Neo4j? What is it?


What is Neo4j? Well, it is a database, but a different type of database, it is a graph database to be exact! And that is a really cool thing.

But what is this "graph database"? Let’s dig into it.

What is it?

A database is a piece of software that takes care of storing data and finding a specific data from its contents. Simple as that. Most of you probably know the relational databases, like Oracle, MySQL, MS SQL, PostreSQL and all other SomethingSQL. These are examples of traditional databases, their root design comes back to 1974 when SQL language first appeared (at least according to Wikipedia). Their common denominator is that they use some flavor of SQL language and they store data in a relational way.

Neo4j is something different, it’s a NoSQL database, precisely, a graph database. How does it differ? First of all, it doesn’t use SQL language, as the name suggests. But there are much more differences.

In a relational database, we have Tables. Tables are the data store of the relational database. They define what data can be stored in them and in what format. So, for example, we can have table User and it has defined columns: Id, Login, FirstName, LastName, Email, RegistrationDate. Each of these columns must have defined data type, it’s format, it’s precision etc. Also, we can define a relationship between tables using constraints that link two columns in tables. We can add requirements and validation on values etc. All this definition is called a Schema. It’s is a really rigid definition of data format. The database will not let us store a data in a format other than allowed by the schema.

Now, Neo4j is different, a lot different. First of all, there is no schema and no constraints. We can add whatever we want. Here there are two most important parts. Nodes and Edges. It shouldn’t be a surprise to you because every graph consists of these two. Each node can have multiple Labels, that act like a tag. Each node can have any numbers of Labels. So, for example, you can mark a node as a Person and Author to indicate that it belongs to those two groups. In Neo4j, relationships are defined by edges, each edge can only connect two nodes in one direction. If you want to connect it in both directions, then you have to create another edge. Edge also must have a label, only one label, that describes it. Our data can look like that for example:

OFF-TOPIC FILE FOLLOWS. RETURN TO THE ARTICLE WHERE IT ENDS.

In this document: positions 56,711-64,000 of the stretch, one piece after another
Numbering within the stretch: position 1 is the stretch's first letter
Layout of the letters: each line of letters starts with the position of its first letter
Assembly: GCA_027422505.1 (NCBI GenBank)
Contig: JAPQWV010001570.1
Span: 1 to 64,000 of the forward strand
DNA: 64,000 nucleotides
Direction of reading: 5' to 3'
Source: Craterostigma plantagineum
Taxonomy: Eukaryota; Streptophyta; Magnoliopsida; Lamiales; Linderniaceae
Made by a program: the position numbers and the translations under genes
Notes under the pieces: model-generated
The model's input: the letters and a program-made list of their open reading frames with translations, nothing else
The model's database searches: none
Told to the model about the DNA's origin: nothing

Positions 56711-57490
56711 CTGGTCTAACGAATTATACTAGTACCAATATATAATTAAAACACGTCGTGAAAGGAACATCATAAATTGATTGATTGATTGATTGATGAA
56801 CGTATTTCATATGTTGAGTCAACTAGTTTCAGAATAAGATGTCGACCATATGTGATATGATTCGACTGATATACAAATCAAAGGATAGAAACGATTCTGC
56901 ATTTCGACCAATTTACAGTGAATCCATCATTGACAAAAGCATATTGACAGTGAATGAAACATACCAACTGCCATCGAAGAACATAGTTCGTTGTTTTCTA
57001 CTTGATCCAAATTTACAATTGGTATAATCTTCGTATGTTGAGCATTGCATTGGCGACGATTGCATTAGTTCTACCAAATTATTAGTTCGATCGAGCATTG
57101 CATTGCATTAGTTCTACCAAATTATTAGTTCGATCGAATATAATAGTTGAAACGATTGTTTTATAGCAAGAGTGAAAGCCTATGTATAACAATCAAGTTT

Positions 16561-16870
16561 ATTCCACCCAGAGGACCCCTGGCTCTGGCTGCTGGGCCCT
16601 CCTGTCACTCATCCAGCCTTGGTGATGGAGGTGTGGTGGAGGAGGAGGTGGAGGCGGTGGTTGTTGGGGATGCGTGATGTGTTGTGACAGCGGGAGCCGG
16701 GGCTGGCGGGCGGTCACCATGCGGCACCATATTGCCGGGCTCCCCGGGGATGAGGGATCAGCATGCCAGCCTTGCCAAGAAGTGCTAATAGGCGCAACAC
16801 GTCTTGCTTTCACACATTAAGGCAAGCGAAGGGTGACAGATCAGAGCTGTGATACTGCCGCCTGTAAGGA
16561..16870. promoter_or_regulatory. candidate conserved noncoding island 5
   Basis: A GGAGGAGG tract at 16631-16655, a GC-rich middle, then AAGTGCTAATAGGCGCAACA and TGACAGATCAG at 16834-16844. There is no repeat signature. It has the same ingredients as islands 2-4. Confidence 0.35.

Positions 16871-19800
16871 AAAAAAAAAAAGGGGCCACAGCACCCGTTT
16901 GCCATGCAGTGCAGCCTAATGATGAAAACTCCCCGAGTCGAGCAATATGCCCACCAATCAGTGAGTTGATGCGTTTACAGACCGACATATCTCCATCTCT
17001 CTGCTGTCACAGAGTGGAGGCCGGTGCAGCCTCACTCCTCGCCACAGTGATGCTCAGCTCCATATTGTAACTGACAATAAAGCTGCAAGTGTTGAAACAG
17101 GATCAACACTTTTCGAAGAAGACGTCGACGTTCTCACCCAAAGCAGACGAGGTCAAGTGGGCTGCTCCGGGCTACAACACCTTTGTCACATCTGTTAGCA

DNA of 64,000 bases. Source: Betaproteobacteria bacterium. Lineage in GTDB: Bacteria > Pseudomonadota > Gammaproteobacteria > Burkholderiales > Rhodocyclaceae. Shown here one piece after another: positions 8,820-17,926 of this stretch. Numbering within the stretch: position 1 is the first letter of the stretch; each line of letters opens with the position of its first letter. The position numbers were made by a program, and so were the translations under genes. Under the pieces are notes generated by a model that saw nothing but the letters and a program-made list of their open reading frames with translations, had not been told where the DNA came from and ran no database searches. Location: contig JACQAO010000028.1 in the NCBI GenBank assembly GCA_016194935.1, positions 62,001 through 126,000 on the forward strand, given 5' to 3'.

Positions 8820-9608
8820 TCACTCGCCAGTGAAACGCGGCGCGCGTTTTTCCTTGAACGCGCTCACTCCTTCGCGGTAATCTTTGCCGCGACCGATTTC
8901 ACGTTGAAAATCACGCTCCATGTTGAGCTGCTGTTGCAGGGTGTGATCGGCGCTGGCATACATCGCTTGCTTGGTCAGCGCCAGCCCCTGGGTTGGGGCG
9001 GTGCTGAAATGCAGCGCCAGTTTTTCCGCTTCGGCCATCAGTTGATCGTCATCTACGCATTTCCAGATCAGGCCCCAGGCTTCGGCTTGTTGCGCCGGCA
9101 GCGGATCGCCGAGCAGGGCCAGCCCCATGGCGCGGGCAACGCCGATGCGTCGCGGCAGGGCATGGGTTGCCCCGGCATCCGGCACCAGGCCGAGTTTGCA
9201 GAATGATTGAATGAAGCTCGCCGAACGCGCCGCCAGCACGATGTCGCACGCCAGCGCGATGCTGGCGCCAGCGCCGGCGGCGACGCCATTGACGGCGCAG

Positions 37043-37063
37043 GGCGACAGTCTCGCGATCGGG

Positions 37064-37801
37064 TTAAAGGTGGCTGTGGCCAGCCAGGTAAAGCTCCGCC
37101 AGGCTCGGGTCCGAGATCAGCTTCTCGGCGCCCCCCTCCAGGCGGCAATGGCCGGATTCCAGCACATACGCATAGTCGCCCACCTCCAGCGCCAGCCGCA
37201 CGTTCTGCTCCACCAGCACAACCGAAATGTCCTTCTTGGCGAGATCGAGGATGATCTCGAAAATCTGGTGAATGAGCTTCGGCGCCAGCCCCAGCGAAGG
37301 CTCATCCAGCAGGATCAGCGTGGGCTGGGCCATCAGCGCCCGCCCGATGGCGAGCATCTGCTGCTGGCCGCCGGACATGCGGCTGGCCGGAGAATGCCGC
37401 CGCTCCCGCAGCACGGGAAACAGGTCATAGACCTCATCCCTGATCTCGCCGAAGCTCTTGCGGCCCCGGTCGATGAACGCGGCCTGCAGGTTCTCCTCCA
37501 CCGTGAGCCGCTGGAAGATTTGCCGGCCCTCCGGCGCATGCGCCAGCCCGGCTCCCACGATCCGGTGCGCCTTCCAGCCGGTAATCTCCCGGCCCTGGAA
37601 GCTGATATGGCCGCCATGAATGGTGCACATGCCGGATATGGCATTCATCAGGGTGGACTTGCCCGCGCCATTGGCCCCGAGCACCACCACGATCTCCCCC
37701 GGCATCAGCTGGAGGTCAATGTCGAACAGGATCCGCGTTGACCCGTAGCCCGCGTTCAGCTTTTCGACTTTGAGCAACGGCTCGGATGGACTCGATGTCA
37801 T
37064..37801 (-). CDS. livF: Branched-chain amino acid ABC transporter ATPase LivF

Our data can look like that for example:


Nodes and edges may be not enough to store all our needed data. Fortunately, Neo4j supports storing additional data. Every node and every edge can have any number of simple properties. It really is just like a flat JSON. We can’t have here any complex nested structures, so if we have requirements like that, we need to store them somehow else – for example, another database! and link them together somehow. But that’s a totally different topic.


So now you know what Neo4j is, but how to use it? Well, if you want to get some data from it, you need to run a query like in any other database. In the case of relational databases, most of the time we use SQL language, in Neo4j we can use Cypher. Cypher is a new query language that was developed for Neo4j.

With SQL queries, we have to specify how to find the desired data, what data we want and from where to get it: